Glue Hardwood On Stairs Steps - Page Five
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Installing Planks On The Step
Getting that stair nosing to fit tight is the hardest part of any job. We don't have the benefit of beveling the backside as we did with our planks because it will be noticeable on the underside once it's installed. In this case Tony made several trips back to the miter saw to get both sides the way he wanted them.
Working on the tread or step itself, the procedures are the same as far as fitting the planks. However, the boards are reversing direction to engage the nosing that has the groove facing out. In the example on the right you'll notice the drywall bows in, then out from the nosing to the next riser.
The step itself will take two full board widths and approximately 2 5/8" for a final row. It's important to note at this time when working with stair skirting or stringers, some may be not attached firmly to the drywall themselves. Placing too much force when making a tight fit will throw off work already done on previous steps as you work your way up. Keep an eye on work completed and adjust accordingly.
For the steps themselves (and the risers) we're trying to avoid top nailing at all costs. Dry fit all pieces until you get the desired appearance. Remove all pieces placing them in an ordered fashion nearby so you know what order they go back. Warning! Don't engage the final row tight when dry fitting. You will never be able to remove it without damage.
Spread Glue On Step
To create a step without top nailing, use a urethane spread adhesive. In this example we've spread the glue with a trowel notch size equivalent to 50 square feet per gallon. You could use construction adhesive from a large caulking gun, but complete coverage is more desirable.
When placing your pieces back into place, avoid getting fingers into the adhesive as much as possible. Cleanup as you go. Urethane based adhesives are extremely gooey and messy. Once cured, they are very difficult to remove. Mineral spirits and a rag works to keep the area clean on most all prefinished brands but not waxed types.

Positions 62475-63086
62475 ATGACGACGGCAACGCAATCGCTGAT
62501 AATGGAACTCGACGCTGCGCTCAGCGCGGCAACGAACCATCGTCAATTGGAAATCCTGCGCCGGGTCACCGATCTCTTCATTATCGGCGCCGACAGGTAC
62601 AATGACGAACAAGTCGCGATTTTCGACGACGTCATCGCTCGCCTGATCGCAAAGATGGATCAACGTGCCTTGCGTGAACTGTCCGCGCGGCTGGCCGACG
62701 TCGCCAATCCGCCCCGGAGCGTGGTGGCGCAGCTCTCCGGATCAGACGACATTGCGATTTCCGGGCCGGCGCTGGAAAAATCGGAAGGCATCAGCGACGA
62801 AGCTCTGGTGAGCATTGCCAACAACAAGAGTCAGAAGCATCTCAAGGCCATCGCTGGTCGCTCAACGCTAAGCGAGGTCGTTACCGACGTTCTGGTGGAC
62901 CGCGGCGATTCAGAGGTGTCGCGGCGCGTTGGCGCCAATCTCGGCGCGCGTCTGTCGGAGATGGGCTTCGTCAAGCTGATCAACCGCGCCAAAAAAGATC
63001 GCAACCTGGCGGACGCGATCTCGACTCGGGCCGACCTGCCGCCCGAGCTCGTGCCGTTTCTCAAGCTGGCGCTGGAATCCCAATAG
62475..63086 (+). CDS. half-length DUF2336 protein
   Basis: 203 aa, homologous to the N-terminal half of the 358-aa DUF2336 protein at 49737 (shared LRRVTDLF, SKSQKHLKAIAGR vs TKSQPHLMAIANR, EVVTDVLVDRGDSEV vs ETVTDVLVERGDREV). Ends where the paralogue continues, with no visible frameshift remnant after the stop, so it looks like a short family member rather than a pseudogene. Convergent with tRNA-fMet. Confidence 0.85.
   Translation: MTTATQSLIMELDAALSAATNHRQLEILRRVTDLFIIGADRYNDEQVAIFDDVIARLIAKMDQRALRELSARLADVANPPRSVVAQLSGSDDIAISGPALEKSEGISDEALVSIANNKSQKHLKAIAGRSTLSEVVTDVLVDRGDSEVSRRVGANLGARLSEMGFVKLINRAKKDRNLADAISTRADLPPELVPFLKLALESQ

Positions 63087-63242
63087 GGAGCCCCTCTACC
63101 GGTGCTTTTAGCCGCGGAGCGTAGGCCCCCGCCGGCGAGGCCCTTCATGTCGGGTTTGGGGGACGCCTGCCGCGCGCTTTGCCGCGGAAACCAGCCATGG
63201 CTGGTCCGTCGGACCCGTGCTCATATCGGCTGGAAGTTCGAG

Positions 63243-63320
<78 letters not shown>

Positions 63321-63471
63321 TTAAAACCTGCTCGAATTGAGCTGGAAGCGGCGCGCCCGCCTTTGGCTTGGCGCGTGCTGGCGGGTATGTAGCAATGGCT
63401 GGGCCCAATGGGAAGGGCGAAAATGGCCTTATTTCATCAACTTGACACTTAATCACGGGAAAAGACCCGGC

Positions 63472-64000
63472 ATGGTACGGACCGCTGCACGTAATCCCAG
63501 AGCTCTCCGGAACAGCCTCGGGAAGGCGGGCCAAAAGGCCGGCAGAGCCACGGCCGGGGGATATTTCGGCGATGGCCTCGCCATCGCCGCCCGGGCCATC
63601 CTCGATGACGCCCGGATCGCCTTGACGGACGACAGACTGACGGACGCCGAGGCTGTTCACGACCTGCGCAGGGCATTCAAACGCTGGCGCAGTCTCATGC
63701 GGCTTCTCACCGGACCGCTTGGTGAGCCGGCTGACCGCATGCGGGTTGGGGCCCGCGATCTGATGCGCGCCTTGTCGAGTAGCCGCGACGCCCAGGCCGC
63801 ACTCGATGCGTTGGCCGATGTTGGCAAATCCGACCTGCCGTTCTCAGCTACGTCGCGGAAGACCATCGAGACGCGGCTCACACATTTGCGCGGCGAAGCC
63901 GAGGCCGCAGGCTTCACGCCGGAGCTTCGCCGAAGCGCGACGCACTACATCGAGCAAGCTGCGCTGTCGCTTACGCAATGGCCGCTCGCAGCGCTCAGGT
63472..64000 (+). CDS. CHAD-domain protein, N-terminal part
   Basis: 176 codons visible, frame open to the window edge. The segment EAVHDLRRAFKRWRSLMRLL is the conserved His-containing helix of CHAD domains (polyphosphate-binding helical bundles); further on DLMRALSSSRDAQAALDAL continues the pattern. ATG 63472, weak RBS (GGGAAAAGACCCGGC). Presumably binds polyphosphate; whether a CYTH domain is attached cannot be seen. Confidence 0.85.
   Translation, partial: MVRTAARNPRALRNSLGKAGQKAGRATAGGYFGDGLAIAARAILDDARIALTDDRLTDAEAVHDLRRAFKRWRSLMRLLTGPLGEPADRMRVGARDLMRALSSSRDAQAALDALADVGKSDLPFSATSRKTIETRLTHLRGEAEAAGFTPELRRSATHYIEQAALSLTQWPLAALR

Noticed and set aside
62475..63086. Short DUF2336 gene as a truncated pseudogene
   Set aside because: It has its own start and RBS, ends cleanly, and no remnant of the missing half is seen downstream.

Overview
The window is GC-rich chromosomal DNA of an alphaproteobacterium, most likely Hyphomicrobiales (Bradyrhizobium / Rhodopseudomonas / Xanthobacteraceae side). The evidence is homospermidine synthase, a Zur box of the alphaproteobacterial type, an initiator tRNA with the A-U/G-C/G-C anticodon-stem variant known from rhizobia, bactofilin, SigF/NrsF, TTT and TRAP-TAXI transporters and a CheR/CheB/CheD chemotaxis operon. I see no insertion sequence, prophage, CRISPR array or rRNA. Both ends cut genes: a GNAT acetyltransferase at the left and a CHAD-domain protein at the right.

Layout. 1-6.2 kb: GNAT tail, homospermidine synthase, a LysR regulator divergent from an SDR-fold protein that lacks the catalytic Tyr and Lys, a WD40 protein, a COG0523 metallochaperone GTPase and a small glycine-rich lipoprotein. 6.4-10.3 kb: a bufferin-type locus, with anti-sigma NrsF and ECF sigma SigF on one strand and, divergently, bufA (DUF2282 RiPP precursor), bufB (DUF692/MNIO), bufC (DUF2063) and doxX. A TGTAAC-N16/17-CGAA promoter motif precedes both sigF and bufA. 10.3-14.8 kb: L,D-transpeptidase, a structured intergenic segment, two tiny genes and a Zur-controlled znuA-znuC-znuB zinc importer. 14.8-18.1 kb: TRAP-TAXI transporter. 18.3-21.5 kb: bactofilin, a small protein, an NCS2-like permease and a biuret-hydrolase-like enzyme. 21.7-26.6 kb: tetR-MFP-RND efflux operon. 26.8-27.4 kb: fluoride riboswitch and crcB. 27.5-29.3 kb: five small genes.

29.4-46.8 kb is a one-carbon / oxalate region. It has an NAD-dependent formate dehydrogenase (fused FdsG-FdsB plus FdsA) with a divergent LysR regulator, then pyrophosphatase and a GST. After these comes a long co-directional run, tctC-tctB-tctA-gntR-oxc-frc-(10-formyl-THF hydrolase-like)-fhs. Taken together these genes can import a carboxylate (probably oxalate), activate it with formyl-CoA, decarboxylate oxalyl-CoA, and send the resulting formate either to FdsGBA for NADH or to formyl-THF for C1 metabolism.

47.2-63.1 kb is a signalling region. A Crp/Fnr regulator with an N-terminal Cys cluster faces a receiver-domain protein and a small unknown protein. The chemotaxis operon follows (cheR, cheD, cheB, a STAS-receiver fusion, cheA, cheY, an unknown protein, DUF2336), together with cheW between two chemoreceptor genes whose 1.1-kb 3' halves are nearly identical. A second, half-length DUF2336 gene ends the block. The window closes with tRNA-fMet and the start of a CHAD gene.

Attaching Planks On Steps
In some cases if you don't have a tight fit on the stair nosing it may be necessary to top nail (nosing) in order to keep it in place or from moving. When placing the pieces back, always keep an eye, or feel on how the nosing fits against the riser area; it should be tight.
A great tip to avoid top nailing is using a hot melt glue gun. Before spreading adhesive leave three smallish open areas and dab some hot melt glue. Press the nosing into place and you’ll have a firm grab with the underlying substrate.
Our last row is the key to the entire step. In order for the next riser area to work right it has to cover the last board installed on the step. Our measurement on the last board calls for 3/8" of material to be removed or thereabouts.
In many cases you may need to tap the last piece into place (downward pressure) with a rubber mallet or by using a scrap piece and a hammer. Using a pry bar we tighten up (pry back) all rows until they meet our expectations. At this time the last row will be top nailed, but fastened nearest to the edge of the last board. Don't get too close. It can split once the nail is engaged.
By scribing a line the thickness of what will go on the risers, you'll get a better idea of the area that will be covered. Barely visible, you'll notice the line in the image below. Engineered products will not split as easily as solid products. For thinner 3/8" solid products, chances are good the top nailing has to be visible otherwise you will get splits. Fill with a matching material provided by the manufacturer.
That basically sums up the procedure on how to install strip or plank on steps. For remaining steps, follow the procedures already mentioned. Always start from the bottom of each step (riser), then the step itself and continue up the staircase.
Nail last piece
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